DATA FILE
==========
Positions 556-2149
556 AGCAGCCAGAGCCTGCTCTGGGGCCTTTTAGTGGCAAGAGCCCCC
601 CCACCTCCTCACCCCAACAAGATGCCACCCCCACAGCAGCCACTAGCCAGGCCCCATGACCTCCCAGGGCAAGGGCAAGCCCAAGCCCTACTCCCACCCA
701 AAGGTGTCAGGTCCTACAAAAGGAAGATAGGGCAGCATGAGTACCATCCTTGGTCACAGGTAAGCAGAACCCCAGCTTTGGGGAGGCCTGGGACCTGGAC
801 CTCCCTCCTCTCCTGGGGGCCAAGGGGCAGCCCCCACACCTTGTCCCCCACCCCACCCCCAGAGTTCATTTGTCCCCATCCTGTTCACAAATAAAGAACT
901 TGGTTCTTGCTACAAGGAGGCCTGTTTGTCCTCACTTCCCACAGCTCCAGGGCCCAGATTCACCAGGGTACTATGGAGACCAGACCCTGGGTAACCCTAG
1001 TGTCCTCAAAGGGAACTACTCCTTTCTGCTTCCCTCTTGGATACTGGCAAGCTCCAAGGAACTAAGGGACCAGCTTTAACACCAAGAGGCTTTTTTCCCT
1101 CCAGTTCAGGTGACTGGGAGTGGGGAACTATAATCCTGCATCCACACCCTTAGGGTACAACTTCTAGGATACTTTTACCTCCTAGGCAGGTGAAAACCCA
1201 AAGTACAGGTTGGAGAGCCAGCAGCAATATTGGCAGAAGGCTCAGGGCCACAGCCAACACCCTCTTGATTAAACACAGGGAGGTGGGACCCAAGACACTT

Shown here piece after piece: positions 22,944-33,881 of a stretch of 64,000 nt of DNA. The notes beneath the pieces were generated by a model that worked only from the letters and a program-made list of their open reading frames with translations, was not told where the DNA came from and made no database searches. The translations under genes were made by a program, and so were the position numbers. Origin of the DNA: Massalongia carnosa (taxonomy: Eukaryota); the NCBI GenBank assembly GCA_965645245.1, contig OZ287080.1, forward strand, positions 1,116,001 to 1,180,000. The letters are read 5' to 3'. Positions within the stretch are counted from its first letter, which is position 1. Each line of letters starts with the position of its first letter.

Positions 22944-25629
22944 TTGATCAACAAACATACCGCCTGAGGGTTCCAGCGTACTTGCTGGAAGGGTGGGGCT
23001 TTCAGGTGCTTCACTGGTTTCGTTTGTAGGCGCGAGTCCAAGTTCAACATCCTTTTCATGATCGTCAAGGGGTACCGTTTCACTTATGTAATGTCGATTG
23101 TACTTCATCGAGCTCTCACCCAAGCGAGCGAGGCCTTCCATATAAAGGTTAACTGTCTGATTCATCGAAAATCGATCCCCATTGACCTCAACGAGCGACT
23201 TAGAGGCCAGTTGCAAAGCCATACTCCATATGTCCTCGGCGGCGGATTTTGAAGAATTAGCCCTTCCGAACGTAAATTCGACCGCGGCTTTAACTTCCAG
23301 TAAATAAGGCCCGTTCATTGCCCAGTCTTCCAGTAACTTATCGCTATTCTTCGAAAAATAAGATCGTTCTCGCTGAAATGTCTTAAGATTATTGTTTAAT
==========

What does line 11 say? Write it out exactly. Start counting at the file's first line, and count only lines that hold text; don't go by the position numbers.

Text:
Positions 22944-25629